Following on from part one, Wired.co.uk concludes our discussion of all thingsDragon Age: Inquisition with executive producer Mark Darrah and creative director Mike Laidlaw. Here, the creators discuss how players will continue their epic stories across console generations, ramping up the difficulty while giving gamers more control, and how the critical reception of the latest game affects the team’s latest.
Of Inquisition making the jump to PS4 and Xbox One, which don’t have backward compatibility, how will people’s previous games be integrated?
Mike Laidlaw: We recognized that a core issue that we would face is that there will be a large number of people who have jumped from Xbox 360 to Xbox One or PS3 to PS4. We started with some early explorations on how to do that. What we quickly realized was that a remote solution was the best way to do things. So we built something called the Dragon Age, which is currently in beta. This allows you to build three to five world states. You make them to say “this is a world where Alistair is king and the warden is a Daelish elf, etc.” Dragon Age: Origin And Dragon Age 2. You can build it through an interactive story kind of like Pottermore.
You can also go straight to what we call The Tapestry where we show you all the things we track and you make the choices you want. If your choices invalidate things – Alistair can’t be both king and dead, for example – it will tell you and you must fix it. Than in Inquisition, you log in with your Origin account and it immediately grabs that for free. That’s the world that Inquisition inherit and you play in it. When you start a new game, you choose a new world state that can seize it, however you want.
Mark Darrah: It even helps players who haven’t played the previous games at all. If you really feel like you need to understand what’s going on then the game is designed to engage you so you always know what’s going on but if you don’t want to jump half way into a series then this is a great way to learn what happens in the first two games.
The response to Dragon Age 2 may not have been what you would have wanted. What did you learn or respond to the most?
MD: Criticism of weight is one. Weight is a big, huge thing that we’ve changed. Now you’re not swinging a six-foot foam hammer, you’re swinging six-foot steel if you’re a two-handed warrior.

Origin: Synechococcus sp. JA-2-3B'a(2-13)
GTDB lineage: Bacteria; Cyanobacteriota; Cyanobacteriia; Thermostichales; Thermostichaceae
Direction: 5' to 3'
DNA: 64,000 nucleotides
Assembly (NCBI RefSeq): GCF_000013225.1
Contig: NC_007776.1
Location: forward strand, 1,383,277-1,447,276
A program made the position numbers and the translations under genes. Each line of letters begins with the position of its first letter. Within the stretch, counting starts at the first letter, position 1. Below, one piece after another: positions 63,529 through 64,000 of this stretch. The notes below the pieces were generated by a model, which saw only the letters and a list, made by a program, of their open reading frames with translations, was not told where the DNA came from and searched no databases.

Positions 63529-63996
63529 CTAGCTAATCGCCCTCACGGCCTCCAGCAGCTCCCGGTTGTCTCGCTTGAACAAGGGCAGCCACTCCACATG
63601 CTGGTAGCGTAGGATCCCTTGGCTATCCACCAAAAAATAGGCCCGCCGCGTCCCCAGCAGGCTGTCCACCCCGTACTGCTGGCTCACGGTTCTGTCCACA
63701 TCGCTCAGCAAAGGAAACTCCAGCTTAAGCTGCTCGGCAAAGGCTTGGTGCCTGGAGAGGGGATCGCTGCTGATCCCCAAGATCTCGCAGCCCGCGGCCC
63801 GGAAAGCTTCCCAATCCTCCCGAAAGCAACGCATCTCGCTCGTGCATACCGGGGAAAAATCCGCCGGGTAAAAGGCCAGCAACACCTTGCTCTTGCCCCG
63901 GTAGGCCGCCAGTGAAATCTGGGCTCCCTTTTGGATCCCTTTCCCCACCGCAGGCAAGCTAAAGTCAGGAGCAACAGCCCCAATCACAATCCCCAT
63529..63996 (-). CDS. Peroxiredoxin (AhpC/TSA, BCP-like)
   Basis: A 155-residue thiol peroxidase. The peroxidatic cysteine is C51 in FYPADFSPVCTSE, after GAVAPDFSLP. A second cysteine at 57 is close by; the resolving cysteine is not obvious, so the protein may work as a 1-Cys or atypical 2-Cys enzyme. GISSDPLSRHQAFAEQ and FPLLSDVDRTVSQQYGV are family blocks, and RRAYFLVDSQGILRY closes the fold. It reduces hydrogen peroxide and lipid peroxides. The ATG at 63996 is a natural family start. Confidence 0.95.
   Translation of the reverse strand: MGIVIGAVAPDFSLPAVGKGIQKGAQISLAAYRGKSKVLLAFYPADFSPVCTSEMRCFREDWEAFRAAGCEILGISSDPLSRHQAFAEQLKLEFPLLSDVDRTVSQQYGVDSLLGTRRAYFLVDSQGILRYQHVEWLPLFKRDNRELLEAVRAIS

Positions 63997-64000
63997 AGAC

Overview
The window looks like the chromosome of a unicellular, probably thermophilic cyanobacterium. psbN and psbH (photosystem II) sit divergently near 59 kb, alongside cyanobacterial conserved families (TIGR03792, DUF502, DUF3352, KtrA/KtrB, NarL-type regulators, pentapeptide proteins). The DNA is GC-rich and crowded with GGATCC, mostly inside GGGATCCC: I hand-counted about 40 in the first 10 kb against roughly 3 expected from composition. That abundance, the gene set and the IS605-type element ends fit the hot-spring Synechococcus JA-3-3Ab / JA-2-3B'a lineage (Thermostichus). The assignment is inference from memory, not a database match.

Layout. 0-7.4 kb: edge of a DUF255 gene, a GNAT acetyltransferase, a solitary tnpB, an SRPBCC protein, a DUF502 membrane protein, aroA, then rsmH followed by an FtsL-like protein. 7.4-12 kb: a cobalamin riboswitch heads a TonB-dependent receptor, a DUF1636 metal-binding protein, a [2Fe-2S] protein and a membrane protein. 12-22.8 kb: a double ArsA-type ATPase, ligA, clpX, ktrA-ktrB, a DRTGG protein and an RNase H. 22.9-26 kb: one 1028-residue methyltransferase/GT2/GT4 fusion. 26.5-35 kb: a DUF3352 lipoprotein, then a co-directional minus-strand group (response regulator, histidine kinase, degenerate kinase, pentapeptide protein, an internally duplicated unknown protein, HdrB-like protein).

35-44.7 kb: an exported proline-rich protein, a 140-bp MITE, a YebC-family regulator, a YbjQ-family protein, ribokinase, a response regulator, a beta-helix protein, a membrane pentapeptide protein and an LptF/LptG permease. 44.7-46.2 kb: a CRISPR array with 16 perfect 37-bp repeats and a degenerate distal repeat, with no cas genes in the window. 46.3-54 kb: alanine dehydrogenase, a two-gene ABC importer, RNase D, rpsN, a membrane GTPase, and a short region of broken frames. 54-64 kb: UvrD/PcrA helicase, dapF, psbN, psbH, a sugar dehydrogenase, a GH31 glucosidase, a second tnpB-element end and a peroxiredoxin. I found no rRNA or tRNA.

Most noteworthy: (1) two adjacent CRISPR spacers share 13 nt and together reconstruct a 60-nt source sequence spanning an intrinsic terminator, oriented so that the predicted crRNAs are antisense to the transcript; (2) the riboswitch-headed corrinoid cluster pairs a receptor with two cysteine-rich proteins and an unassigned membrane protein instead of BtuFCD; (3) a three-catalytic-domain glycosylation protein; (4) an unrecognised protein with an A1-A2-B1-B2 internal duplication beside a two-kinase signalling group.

ML: It has much more impact. We’ve tried to keep the pace and responsiveness of the second game, but some things are a bit slower on purpose. Being able to throw a fireball and pop it, but then have your enemies run away from the area of effect before it hits – all of that works really well. Talent trees were very well received from DA2, while in the original it was like “here are four dots and you can buy rank four after rank three”. People were bored with that. The second had trees that you could customize and walk different paths, which was well received. So those are elements that we took from both games, the skill trees DA2 and the combat weight of Origin.
MD: It is also much more difficult than Dragon Age 2.
ML: It’s more difficult and the tactics are different. You can interrupt the fight to go into tactical mode, see a sniper on a ridge, order an archer to deal with them and a mage to support them. You can even run the entire battle in tactical mode, though PC was the only format it came in Origin. So that’s a huge change. It meant we had to color our powers and abilities to work in both modes so you can read the telegraph and so on. People said “how are you going to do a dodge in a tactical camera?” Well, you press dodge, then put a marker on where you want to dodge to and confirm that. Your character does that when you start time over again.
The team was behind it. I know our main combat programmer was very excited about it. We’ve got guys who’ve worked on real-time strategy games who can tell you all about top-down battle views. The end result is a combat system that I think takes the best out of both games and makes them universal.
Is it a balance of action and thinking time in combat? Does it prefer a certain type of enemy?
MD: Yes, the most important way to think about it is a tool in a toolbox. When you’re in a tough fight, you can take direct control of your followers, or set your tactics to make them go off perfectly. Either you can level up the fight to be better than them, or you can bring awesome gear. You can do all those things. It’s up to you what you want to do, but as you get harder you will have to use more tools. If you’re in Hard mode you might have to use three different tools, but in Nightmare mode you have to take it all, use tac-cam and tactics, micromanage the whole thing AND bring awesome gear AND level the fight too much AND use your talents efficiently.